And so the days passed, the exams finished and we ended our school years with no graduation ceremonies, no farewell parties, but just quick goodbyes. I heard later that one of our number who had taken the exam with us, was later killed by a flying bomb on his home, but I suppose that that was the law of averages catching up with us. He had, I remember, carved a beautiful model doodlebug out of balsawood: maybe that was one graven image too many.

Studying for the exams hadn't been made easier for any of us by the advent of the V1s. I personally was a Civil Defence messenger, and was on duty many nights and weekends leading up to and during the exam period. On Friday June, 23rd 1944 my father, my uncle and I were standing outside our house watching the bombs coming over, and when one of the horrid things not only seemed to be coming straight overhead, but its engine suddenly cut out, the three of us tore down the basement steps and skidded along the hall on top of one another, as the earth shook and our ears were shattered by the sound of the explosion. The bomb had fallen on Forest Hill Station, three hundred yards down the road, and we were soon down there helping dazed victims off the platforms, and carrying stretchers – of the dead and the living -away from the scene to waiting ambulances. Three people were killed, and 18 injured.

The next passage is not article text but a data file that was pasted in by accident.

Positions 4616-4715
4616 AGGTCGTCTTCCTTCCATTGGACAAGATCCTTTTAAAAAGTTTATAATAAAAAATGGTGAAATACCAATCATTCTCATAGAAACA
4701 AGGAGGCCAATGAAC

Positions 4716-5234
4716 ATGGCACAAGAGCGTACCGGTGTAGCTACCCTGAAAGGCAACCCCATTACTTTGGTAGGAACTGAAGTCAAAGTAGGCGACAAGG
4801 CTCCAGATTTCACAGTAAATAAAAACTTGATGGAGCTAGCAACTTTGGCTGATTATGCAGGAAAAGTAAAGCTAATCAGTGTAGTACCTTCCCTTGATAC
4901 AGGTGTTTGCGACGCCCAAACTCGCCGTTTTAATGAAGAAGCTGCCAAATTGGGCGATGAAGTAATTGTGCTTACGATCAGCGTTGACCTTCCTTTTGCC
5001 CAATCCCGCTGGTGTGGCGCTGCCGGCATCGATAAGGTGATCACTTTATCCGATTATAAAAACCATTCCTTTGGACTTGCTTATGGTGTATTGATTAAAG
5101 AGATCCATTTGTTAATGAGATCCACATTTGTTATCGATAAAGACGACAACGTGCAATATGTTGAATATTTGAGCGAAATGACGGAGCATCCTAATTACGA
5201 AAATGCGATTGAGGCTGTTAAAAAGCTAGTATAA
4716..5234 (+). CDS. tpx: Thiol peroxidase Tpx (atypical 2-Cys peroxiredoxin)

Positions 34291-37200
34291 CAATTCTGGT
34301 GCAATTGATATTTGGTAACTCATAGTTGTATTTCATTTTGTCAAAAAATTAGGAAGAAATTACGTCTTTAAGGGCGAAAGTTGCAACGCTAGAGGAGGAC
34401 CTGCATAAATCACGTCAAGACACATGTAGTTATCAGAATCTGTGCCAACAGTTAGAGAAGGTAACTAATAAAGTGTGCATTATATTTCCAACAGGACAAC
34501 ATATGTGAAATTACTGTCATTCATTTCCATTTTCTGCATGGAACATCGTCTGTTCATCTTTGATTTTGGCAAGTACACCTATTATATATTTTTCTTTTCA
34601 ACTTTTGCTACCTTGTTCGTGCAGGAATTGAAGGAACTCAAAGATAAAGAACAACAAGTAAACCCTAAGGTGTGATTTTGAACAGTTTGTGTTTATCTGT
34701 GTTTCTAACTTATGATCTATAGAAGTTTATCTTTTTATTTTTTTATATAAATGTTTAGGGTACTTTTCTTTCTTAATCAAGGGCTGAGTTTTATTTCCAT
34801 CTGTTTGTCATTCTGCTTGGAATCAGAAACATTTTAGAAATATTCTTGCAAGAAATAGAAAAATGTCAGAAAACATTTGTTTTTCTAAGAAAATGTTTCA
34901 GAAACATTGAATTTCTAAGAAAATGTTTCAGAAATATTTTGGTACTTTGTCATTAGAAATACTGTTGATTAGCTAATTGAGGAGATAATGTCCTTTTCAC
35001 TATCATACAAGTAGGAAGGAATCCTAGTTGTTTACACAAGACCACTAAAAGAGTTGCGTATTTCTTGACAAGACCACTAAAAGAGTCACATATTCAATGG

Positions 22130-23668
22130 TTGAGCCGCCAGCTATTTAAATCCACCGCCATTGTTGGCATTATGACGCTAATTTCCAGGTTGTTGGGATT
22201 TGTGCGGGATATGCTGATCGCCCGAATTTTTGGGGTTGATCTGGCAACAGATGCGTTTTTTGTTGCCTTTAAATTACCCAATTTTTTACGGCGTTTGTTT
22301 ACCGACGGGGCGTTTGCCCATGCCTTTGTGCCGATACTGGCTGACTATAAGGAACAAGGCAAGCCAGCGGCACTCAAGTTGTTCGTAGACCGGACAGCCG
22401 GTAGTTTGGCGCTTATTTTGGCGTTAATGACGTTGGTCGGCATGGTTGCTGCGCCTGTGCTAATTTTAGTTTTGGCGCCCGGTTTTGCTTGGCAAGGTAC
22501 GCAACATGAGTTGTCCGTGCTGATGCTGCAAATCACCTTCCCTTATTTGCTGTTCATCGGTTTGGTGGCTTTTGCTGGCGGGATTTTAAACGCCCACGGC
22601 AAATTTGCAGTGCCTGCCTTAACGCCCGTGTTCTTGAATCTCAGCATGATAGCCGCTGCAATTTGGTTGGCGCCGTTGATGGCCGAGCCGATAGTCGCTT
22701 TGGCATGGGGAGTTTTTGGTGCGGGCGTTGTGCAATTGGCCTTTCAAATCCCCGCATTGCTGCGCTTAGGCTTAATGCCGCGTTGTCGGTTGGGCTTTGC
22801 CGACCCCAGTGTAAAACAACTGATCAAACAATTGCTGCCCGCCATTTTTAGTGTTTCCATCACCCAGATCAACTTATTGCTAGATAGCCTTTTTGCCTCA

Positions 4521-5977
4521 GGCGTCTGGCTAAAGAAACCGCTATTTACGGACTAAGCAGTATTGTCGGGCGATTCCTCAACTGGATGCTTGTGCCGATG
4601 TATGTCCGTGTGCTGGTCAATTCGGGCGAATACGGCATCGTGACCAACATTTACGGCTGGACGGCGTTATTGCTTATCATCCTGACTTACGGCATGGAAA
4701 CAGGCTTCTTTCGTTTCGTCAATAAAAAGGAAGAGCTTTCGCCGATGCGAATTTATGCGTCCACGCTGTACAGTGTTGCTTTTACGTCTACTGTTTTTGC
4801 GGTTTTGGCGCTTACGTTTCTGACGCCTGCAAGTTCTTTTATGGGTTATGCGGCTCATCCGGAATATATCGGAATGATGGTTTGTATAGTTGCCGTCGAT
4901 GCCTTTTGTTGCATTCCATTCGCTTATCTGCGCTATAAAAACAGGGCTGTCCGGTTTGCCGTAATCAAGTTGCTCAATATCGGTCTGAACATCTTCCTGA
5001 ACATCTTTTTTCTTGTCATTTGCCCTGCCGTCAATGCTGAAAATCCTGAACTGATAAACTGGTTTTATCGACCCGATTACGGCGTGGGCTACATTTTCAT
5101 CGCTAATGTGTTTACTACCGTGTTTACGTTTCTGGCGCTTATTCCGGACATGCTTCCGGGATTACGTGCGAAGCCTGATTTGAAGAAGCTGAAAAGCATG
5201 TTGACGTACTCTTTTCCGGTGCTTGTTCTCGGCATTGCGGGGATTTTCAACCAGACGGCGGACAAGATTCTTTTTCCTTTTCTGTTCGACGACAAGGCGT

Many, many years later, I learned that the authorities had calculated, after about a month of flying bomb attacks, that the 'ground zero' aiming point for the bombs had been Tower Bridge, but in fact a plot of where the bombs had all fallen to date put the real 'ground zero' right on my school, in the Alleyn's school buildings in Dulwich! And not only that, but those same authorities went to great lengths to try to convince the Germans that their bombs were in fact falling where they were supposed to - so that, by their keeping the same distance settings, the bombs would fall short of Central London, and thereby cause less loss of life. Somehow I'm glad I didn't know that at the time!